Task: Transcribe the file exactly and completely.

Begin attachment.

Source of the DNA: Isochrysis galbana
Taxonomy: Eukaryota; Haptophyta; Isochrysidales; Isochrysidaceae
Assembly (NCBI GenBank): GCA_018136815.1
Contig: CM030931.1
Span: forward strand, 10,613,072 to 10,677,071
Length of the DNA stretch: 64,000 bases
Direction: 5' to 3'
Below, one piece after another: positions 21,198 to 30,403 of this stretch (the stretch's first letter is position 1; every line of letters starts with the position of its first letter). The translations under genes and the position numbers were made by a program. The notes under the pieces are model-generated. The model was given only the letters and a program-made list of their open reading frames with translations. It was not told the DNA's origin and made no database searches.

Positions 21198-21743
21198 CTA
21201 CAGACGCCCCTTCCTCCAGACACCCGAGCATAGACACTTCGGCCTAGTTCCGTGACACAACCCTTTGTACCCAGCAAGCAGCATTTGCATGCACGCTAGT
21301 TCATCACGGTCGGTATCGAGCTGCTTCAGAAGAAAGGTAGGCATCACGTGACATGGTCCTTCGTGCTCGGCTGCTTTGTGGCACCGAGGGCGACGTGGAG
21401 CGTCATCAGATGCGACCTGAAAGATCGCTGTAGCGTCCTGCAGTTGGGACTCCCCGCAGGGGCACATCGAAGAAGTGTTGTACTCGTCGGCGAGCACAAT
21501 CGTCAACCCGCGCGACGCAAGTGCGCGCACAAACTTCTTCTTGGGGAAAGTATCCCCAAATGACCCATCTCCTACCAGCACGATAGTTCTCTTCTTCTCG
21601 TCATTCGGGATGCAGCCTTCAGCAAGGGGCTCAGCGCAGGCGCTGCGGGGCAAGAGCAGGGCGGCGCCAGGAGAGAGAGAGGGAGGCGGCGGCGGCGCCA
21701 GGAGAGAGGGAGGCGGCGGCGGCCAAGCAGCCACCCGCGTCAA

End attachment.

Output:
Source of the DNA: Isochrysis galbana
Taxonomy: Eukaryota; Haptophyta; Isochrysidales; Isochrysidaceae
Assembly (NCBI GenBank): GCA_018136815.1
Contig: CM030931.1
Span: forward strand, 10,613,072 to 10,677,071
Length of the DNA stretch: 64,000 bases
Direction: 5' to 3'
Below, one piece after another: positions 21,198 to 30,403 of this stretch (the stretch's first letter is position 1; every line of letters starts with the position of its first letter). The translations under genes and the position numbers were made by a program. The notes under the pieces are model-generated. The model was given only the letters and a program-made list of their open reading frames with translations. It was not told the DNA's origin and made no database searches.

Positions 21198-21743
21198 CTA
21201 CAGACGCCCCTTCCTCCAGACACCCGAGCATAGACACTTCGGCCTAGTTCCGTGACACAACCCTTTGTACCCAGCAAGCAGCATTTGCATGCACGCTAGT
21301 TCATCACGGTCGGTATCGAGCTGCTTCAGAAGAAAGGTAGGCATCACGTGACATGGTCCTTCGTGCTCGGCTGCTTTGTGGCACCGAGGGCGACGTGGAG
21401 CGTCATCAGATGCGACCTGAAAGATCGCTGTAGCGTCCTGCAGTTGGGACTCCCCGCAGGGGCACATCGAAGAAGTGTTGTACTCGTCGGCGAGCACAAT
21501 CGTCAACCCGCGCGACGCAAGTGCGCGCACAAACTTCTTCTTGGGGAAAGTATCCCCAAATGACCCATCTCCTACCAGCACGATAGTTCTCTTCTTCTCG
21601 TCATTCGGGATGCAGCCTTCAGCAAGGGGCTCAGCGCAGGCGCTGCGGGGCAAGAGCAGGGCGGCGCCAGGAGAGAGAGAGGGAGGCGGCGGCGGCGCCA
21701 GGAGAGAGGGAGGCGGCGGCGGCCAAGCAGCCACCCGCGTCAA